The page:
As an investor, it's easy to "follow the herd" and just do what everyone else is doing. When the market is soaring, and everyone is pouring money in, it seems to make sense to be aggressive.
Conversely, when we're in a long bear market, and everyone around you seems to be selling their stocks, or just sitting on the investment sidelines, then you probably feel pressure to do the same. But in the investment world, going along with the crowd can be a costly journey.
Intuitively, you might feel that it's actually "safer" to act as others around you are acting. After all, you may reason, there's got to be some common rationale for investment behavior.
Unfortunately, though, that's not the case. When the investing public acts in unison, two things are usually happening:
- Over-reaction to past stimuli -- If masses of people make similar investment decisions, they're usually reacting to past stimuli, such as news of a "hot" market sector.
At one time, these types of events may indeed have been highly relevant to investors. But what was true then may not be true now. Yesterday's hot sector may have cooled off today -- and its prospects for tomorrow may look even worse.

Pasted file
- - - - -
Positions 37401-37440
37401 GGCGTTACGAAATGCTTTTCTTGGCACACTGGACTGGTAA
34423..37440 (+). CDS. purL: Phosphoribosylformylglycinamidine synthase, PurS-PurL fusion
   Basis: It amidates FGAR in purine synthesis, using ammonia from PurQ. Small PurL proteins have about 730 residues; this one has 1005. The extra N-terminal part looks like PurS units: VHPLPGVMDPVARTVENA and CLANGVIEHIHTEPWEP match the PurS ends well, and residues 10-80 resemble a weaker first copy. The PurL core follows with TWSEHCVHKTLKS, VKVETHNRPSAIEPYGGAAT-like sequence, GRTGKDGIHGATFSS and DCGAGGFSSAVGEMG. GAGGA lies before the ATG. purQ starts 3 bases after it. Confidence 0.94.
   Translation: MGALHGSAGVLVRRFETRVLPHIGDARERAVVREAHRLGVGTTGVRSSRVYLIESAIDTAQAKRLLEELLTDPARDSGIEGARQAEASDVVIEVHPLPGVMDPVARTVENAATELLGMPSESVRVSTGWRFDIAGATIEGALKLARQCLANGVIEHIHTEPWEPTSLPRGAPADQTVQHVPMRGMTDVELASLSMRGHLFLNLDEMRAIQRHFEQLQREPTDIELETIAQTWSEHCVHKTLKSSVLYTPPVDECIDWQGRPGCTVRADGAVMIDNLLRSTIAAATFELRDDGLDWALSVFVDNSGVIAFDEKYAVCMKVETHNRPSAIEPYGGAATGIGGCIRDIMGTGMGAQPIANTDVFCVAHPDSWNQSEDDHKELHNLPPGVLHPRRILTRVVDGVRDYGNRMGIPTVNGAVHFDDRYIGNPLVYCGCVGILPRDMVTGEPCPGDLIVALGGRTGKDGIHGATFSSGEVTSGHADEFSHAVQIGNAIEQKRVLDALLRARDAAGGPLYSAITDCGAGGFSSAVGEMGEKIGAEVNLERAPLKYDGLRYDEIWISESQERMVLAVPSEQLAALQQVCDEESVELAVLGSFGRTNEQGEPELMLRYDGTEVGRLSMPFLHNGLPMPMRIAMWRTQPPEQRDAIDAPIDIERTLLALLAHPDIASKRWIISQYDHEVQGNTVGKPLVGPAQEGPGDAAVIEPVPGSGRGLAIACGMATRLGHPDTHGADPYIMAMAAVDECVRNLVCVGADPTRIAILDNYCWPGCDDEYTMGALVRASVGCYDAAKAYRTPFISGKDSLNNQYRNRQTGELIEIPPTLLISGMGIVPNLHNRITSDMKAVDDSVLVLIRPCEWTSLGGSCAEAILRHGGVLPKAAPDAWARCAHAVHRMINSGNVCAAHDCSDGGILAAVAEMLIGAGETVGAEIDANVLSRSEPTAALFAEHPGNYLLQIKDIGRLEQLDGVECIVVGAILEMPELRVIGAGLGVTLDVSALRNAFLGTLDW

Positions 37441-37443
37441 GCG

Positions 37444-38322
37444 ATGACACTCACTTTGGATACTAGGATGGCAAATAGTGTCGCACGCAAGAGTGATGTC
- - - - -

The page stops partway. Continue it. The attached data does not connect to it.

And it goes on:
- Decisions driven by emotions -- You may have heard that "fear and greed drive the market." And that saying is usually true when you see huge run-ups or declines in stock prices. When the market is going up, greed can cause investors to keep buying and buying, under the mistaken belief that prices can keep moving higher indefinitely.
As a result, stock prices are driven to unsupportable levels. On the other hand, investors' fear of losing money can cause them to sell their holdings at the wrong time, and then jump out of the market. When enough people do this, overall prices can be pushed lower than would otherwise be the case.
So, what can you do to avoid this type of investment "group think?"
For starters, strive for objectivity. Evaluate a stock on its own merits. Are its financial fundamentals strong? That is, does it have a strong track record of earnings and a manageable debt load? Is its management team solid? Do they seem to have a clear vision of where they want to take the business? How about the company's products? Are they competitive within their industry? Is the industry itself strong, or is it declining?
These are just some of the questions you should be asking about any stock you're considering.
To make an informed investment decision, you need to have a detailed understanding of the company and its prospects.
To get this kind of information, you may have to do some digging. But you'll find it's worth the effort. The more you know about your investments, the more comfortable you'll be with them. You won't get this knowledge by "running with the herd" -- so you may have to blaze your own trail.
Ross Hage is a licensed financial adviser with the firm of Edward Jones. For more information, call (928) 468-2281.